For your donation, you will receive a special thank you from DaVinci Academy's art students.  You will also be recognized in all programs printed for this year's art events.

I probably sound like a salesman.  I'm sorry.  But I believe in this cause and the potential of my students.  I hope  you can too.  Please feel free to contact me if you have any questions about DaVinci Academy or the Art Department Fundraiser.

Thank you!

Wednesday, August 11, 2010

The Balancing Act Called Success

Photo by Brent Moore.
In my last post, I wrote about failure.  Now it seems only right that I take some time to address the concept of success.  I was about to call success the opposite of failure, but I don't think it is.  I would rather think of failure as nothing more than success in progress, a WIP for lack of a better term.

So, then, what is success?  How do we define it, especially with regard to creative works?  Is success always an accomplishment of great meaning and popularity, or is it simply the absence of failure?  Or as author Samuel Beckett suggests, is it the process of "fail[ing] better"?

And who or what determines the success of a creative work?  In sports it's easy.  They have games and tournaments, and you win if you score the most points.  In art, there are competitions, but the whole "win or lose" concept doesn't really work.  In my own experience, I've had paintings that have been accepted in one art show, only to get rejected in another.  In such cases, a creative work gets judged by a jury.  It's a process that works well for thinning entries, but it is subjective, which means that one jury's decision will be different from anothers.  And, honestly, that doesn't seem a good way to judge a person's success.

Pschychologist Mihalyi Csikszentmihalyi argues that creativity results from the interaction of three elements, namely "a culture that contains symbollic rules, the person who brings novelty into the symbollic domain, and a field of experts who recognize and validate the innovation" (Creativity, p. 6).  I would like to borrow those three components and rename them simply Culture, Creator, and Audience.  Just as each element contributes to creativity, it also helps us determine the success of a creative work.  The catch here is that each element, in its own way, wants to take all the credit.  For example, an artist (creator) will think he has been particularly creative on his own, but culture will be quick to point out that the artist's work would never have been accepted had not the attitudes and values of the population changed so drastically over the past 50 years.  And the audience (some proclaiming to be experts) will say, we found him first and he is only successful because we value his work.  They will go on bickering in such a way.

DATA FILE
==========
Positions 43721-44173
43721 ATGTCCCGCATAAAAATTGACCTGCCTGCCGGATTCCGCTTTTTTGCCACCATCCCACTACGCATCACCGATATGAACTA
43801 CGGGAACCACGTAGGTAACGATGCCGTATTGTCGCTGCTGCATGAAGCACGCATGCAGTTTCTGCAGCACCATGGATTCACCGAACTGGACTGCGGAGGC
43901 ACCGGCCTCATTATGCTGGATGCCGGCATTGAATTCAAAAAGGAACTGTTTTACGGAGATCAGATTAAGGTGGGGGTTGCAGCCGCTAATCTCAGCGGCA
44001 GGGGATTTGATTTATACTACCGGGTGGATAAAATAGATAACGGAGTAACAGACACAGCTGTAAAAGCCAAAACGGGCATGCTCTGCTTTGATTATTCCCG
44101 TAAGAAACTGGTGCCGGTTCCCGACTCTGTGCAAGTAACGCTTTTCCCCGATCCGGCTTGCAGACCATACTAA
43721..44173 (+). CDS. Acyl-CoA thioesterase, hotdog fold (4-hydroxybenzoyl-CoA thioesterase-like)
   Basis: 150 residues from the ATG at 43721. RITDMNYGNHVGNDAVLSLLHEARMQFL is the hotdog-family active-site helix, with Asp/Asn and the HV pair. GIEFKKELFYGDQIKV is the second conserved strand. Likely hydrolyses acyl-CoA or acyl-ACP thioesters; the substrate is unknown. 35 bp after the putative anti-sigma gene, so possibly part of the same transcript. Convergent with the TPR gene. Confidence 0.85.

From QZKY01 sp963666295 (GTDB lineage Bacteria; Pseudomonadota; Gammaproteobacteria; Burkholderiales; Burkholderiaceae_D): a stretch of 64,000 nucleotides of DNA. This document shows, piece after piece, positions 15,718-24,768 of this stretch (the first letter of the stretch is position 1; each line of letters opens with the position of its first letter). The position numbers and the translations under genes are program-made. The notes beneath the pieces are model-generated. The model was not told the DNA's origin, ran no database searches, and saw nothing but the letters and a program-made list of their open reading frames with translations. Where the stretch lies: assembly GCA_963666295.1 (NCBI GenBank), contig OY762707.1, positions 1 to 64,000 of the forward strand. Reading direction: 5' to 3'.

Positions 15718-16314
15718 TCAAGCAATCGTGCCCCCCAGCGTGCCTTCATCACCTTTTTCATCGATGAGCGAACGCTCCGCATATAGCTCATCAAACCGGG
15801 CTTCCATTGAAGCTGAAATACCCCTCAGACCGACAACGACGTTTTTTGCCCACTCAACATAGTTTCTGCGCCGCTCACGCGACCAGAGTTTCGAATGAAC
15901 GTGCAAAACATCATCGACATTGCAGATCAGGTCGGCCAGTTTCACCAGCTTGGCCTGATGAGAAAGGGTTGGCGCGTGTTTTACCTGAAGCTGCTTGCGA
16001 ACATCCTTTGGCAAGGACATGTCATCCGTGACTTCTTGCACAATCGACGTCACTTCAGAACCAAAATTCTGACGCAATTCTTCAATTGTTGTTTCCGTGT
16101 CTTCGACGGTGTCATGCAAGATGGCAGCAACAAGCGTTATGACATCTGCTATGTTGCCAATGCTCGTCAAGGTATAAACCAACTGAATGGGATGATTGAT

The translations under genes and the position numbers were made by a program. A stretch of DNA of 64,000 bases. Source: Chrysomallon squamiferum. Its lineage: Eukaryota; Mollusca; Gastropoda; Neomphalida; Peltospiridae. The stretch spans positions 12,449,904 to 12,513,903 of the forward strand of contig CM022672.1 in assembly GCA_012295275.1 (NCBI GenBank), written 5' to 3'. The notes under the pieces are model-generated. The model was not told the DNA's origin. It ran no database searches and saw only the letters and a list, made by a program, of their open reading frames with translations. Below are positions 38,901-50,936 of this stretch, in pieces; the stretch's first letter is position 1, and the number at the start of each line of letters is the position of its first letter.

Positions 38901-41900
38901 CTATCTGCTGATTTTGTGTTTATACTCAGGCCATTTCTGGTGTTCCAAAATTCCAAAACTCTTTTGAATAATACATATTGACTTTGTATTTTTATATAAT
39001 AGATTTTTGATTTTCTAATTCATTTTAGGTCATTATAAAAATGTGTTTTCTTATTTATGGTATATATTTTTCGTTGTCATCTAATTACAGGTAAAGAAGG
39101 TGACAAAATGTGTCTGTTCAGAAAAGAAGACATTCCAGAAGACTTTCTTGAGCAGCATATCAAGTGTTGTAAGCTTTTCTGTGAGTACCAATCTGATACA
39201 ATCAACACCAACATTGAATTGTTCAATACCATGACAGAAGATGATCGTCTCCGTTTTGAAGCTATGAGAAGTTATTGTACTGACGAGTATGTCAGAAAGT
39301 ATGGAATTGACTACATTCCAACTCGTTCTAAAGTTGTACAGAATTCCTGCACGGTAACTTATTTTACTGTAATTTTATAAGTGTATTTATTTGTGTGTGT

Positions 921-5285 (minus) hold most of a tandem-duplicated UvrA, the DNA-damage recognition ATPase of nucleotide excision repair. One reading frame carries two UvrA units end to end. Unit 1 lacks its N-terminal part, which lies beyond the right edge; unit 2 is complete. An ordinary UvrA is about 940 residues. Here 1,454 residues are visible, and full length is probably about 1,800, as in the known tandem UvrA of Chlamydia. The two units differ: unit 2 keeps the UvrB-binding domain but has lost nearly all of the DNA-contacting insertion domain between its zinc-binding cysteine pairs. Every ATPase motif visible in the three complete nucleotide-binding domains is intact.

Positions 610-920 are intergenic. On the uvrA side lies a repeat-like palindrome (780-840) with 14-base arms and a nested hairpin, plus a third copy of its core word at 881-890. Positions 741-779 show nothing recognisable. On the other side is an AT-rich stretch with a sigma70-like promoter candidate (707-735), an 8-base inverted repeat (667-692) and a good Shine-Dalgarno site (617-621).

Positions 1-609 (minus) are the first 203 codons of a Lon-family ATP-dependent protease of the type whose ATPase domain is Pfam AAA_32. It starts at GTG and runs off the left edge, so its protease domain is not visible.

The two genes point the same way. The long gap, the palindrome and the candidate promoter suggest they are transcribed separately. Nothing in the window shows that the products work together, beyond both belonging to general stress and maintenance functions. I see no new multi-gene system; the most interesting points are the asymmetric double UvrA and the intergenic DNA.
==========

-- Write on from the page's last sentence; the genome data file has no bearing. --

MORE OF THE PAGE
I think the key to becoming successful in creative endeavors is to balance these three elements, to make them work together.  It's when the artist becomes caught up in the "bickering" that his success becomes shaky and fragile.  To illustrate, I'm going to present what I call my "Lucas Theory."  Yes, it might be a bit corny, but it makes a point.  It's basically this . . . the first three Star Wars movies (episodes 4 - 6 ) were good because George Lucas came up with some pretty cool ideas that fit within the culture and were received well by the audience of the time.  He had things pretty well balanced.  But sometime before making Episodes 1 - 3, he became "off-balance."  He focused more on himself as creator and less on the culture and the audience.  In fact, while defending Jar-Jar Binks in an interview, Lucas said, "I can't make a movie for fans."  But of what value is a creative work if it is not made with an audience in mind? 

So, I suggest that the success of a creative work can only be measured when we take into account the ability of its creator, its acceptance within a culture, and its appeal to an audience.  When we give too much weight to any one of the elements we spin off course.  We get a false measurement which results in a false perception of our work.  Balance is vital to a true and enduring success.

Thanks for reading.

Monday, August 09, 2010

Fabulous Failure

When is the last time you were grateful to fail?  Seriously, have you ever totally messed things up and said to yourself, “wonderful!”?  Well, if you’re like most of us, you probably prefer to think of yourself as a complete idiot in such situations.  Odds are--if your mistake was big enough--you’ll avoid trying to do whatever it was you were doing, ever again.  But not trying again is truly the greatest, and perhaps only, mistake you will ever make.

I just read a fabulous quote by Madeline L’Engle, one of my favorite authors.  Keep in mind, Madeline’s book, A Wrinkle in Time, was rejected 29 times by pretty much every major publisher for over two-and-a-half years.  She said:
Human beings are the only creatures who are allowed to fail.  If an ant fails, it’s dead.  But we are allowed to learn from our mistakes and from our failures.  And that’s how I learn, by falling flat on my face and picking myself up and starting all over again.  If I’m not free to fail, I will never start another book.  I’ll never start a new thing.